emmahattersley
5th June 2022

Here comes the sunbed ban?

Awareness of the effect of indoor suntanning on rates of skin cancer has been growing in recent years. UoM researchers claim it may be time for a nationwide ban.
Here comes the sunbed ban?

Banning sunbeds in the UK would “substantially reduce” deaths from melanoma, according to a team of researchers from the University of Manchester. It could also save the NHS over £700,000.

The study tracked the projected impact of the ban on the 618,000 18 year olds living in England in 2019. The results suggested that a ban on indoor tanning would lead to 1206 fewer cases of melanoma and 207 fewer deaths from melanoma over their lifetimes.

The research also concluded it would result in 3987 fewer cases of other, more common forms of skin cancer. Aside from the obvious significant impact on patients, treatment of these cancers also places a large burden on the NHS.

Paul Lorigan, a Professor of Oncology at The University of Manchester and Honorary Consultant Medical Oncologist at the Christie NHS Foundation Trust said: “It is quite clear that melanoma and keratinocyte skin cancers have a significant impact on population health and healthcare budgets, and that a proportion are attributable to indoor tanning. Anyone who has used a sunbed increases their risk of melanoma by almost 60% .”

The study also investigated the impact of a public information campaign that could accompany a ban. It predicted a 99% likelihood that the ban with the information campaign would be cost-effective.

Despite the International Agency for Research in Cancer stating in 2009 that ultraviolet radiation from indoor tanning devices can cause cancer, it remains legal for those over the age of 18 to use them in the UK. Some evidence suggests their use is decreasing, however, it remains widespread.

In addition, there is thought to be around 62,000 children under 18 currently using indoor tanning devices in England.

Sunbed use is particularly high in the north-west, and in cities with greater social deprivation. This is thought to explain, at least in part, the unusually high rates of melanoma in young women in the region.

Susanna Daniels, CEO of the charity Melanoma Focus, stated: “For individuals, sunbed use dramatically increases the risk of developing melanoma which is the deadliest form of skin cancer. The rates of melanoma skin cancer are increasing in the UK yet 86% of cases are preventable. We strongly advise the avoidance of sunbeds.”

Salons Protest

The Sunbed Association, which represents professional sunbed salons across the UK and Ireland refutes the findings of the study. They claim that “it is over exposure to sunlight and burning that is an increased risk factor for melanoma, not tanning.”

They also state that British regulations reduce any risk of burning during a tanning session, and that “A 10 minute-session on a professional compliant sunbed is the equivalent of 10 minutes in the Mediterranean summer sun.”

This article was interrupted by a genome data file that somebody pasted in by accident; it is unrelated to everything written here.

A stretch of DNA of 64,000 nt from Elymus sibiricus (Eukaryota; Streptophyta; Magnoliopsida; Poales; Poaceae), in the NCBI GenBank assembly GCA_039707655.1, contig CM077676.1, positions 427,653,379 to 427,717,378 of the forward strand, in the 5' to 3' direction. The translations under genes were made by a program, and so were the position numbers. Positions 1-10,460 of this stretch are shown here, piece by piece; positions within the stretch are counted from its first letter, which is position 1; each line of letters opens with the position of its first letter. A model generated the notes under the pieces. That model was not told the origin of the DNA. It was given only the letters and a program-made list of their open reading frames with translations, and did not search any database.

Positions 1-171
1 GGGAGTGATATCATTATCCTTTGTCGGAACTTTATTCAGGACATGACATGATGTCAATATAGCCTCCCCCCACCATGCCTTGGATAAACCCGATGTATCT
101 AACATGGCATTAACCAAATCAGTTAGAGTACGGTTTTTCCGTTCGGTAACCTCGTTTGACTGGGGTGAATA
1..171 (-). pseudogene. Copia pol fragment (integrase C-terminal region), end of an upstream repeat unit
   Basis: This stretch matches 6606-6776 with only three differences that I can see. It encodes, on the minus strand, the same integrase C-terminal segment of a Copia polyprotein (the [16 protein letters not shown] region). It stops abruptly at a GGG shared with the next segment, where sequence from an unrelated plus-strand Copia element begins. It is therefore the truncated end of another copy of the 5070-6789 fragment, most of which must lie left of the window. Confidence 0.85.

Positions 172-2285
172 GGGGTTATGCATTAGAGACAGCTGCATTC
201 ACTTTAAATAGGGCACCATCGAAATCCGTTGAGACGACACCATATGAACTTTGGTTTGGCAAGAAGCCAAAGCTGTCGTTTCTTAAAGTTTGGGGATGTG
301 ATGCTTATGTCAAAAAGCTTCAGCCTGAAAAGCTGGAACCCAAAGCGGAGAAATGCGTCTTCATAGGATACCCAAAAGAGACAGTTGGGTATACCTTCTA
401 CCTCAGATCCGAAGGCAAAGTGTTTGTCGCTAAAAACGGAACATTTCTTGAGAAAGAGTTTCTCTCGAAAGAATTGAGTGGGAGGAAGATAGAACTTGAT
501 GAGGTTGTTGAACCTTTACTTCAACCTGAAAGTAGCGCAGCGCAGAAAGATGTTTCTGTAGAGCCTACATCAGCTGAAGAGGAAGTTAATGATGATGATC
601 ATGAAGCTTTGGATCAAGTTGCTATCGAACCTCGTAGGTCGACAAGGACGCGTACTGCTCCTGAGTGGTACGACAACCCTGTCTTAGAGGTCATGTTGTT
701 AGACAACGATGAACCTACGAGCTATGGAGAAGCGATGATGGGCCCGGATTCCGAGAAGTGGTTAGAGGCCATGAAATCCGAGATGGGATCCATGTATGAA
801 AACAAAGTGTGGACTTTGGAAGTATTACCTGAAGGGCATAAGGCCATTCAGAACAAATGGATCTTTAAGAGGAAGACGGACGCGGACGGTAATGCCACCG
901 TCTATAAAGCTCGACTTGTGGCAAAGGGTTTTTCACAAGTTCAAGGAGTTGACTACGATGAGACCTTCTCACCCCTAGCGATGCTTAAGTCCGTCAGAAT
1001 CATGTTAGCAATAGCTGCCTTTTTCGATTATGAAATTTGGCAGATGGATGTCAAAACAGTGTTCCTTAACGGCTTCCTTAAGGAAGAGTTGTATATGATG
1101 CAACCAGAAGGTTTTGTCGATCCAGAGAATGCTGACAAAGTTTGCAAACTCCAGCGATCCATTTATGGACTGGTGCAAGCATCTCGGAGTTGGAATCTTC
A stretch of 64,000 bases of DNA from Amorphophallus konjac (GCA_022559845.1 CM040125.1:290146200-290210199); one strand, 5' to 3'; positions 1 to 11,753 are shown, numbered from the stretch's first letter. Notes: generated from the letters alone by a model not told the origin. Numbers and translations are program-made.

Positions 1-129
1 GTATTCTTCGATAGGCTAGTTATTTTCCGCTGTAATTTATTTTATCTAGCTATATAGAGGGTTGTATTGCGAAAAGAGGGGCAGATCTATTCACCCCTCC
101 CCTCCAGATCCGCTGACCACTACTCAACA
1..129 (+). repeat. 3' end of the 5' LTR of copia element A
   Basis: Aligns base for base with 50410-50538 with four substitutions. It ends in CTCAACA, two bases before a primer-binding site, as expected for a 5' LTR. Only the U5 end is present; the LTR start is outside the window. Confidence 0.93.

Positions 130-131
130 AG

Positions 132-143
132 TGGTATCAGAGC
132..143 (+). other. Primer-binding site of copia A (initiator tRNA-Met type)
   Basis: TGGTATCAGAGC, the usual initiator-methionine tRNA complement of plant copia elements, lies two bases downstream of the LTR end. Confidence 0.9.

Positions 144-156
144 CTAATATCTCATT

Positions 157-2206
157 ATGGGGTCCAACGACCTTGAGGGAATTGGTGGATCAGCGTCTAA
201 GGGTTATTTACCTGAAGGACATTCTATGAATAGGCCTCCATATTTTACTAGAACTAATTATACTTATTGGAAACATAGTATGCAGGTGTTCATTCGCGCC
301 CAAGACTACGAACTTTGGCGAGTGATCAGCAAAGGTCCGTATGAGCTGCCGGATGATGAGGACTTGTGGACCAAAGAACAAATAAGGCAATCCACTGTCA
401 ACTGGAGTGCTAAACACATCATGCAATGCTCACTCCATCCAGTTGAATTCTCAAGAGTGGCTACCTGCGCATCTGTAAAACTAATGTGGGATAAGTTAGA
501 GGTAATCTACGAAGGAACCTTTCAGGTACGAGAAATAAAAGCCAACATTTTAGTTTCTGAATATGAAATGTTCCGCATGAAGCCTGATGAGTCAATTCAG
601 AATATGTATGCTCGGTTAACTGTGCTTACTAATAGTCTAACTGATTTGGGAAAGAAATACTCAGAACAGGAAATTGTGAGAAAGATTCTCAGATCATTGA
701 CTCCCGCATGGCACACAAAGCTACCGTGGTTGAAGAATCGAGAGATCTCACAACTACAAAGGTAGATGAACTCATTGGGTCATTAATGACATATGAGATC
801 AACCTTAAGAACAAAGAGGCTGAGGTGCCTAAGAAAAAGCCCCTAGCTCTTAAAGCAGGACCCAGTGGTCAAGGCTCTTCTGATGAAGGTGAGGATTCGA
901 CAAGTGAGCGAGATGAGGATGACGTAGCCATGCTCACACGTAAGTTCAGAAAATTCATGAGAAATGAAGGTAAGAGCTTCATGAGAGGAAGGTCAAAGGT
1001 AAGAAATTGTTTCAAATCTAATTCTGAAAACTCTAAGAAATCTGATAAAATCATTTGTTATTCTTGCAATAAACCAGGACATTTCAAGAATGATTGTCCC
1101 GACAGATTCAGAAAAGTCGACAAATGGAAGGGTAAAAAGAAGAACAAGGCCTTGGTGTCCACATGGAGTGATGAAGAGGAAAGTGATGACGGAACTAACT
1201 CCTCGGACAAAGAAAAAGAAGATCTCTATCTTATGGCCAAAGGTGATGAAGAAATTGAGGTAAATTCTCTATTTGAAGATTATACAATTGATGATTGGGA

It is worth noting that this claim is disputed by many leading scientists.

The Sunbed Association also seek to remind people of the harm that could be done to indoor sun tanning business owners if the ban was put in place, arguing many are mums with young children bringing “much-needed income to the household”.

There’s so much ignorance about what happens to your body when you literally fry yourself”

Despite the Association’s claims, this recent study provides solid evidence that sunbeds do lead to increased rates of skin cancer. The disease can have disastrous consequences on those who experience it, and can sometimes be fatal.

Dr Sarah Carlick had a cancerous freckle excised over 6 years before a lump in her collarbone area was diagnosed as stage three malignant melanoma. In 2018, the day after her graduation, she was told the fast growing cancer had returned, and was travelling up the right side of her neck.

“I was utterly heartbroken and absolutely terrified when I found out the cancer had returned after I had been so long in remission,“ she said.

Sarah underwent a further operation in January 2019 at The Christie Hospital followed by 12 months of gruelling targeted therapy. The treatment left her with extreme fatigue, which led to her sometimes being wheelchair bound and having to take time off work.

She completed treatment just before lockdown in 2020, but says it took her over two years to return to a semblance of normality.

Describing herself as “99% recovered”, she is now committed to raising awareness about the dangers of UV light, sunbathing and use of sunbeds, saying:

“I wasn’t aware of the seriousness of sun protection growing up and I regularly got sunburnt as a child, as well as being a user of sunbeds in the family home as a young adult.

“But now I find it hard to watch anyone going anywhere near a sunbed because I know just how dangerous it is.

“I appreciate tanning salons are small businesses and that people’s livelihoods depend on it. But there’s so much ignorance about what happens to your body when you literally fry yourself.”

How can you prevent skin cancer?

Skin cancer is preventable by avoiding too much exposure to the sun. Cancer Research UK suggests that people spending time outside:

  • Wear close weave cotton clothing, long sleeves, and trousers
  • Wear a wide-brimmed hat that shades your face and neck
  • Wear sunglasses that provide 100% UV protection
  • Use a high factor sunscreen – even on a cloudy day
  • Spend time in the shade when the sun is strongest. In the UK this is between 11 am and 3 pm

However, as the recent study suggests, the simplest measure you can put in place to reduce your risk of skin cancer is to avoid sunbeds.

Emma Hattersley

Emma Hattersley

Emma Hattersley is a third year physics student at the University of Manchester. Alongside writing about science, she enjoys music, baking and terrible, made-for-tv films.

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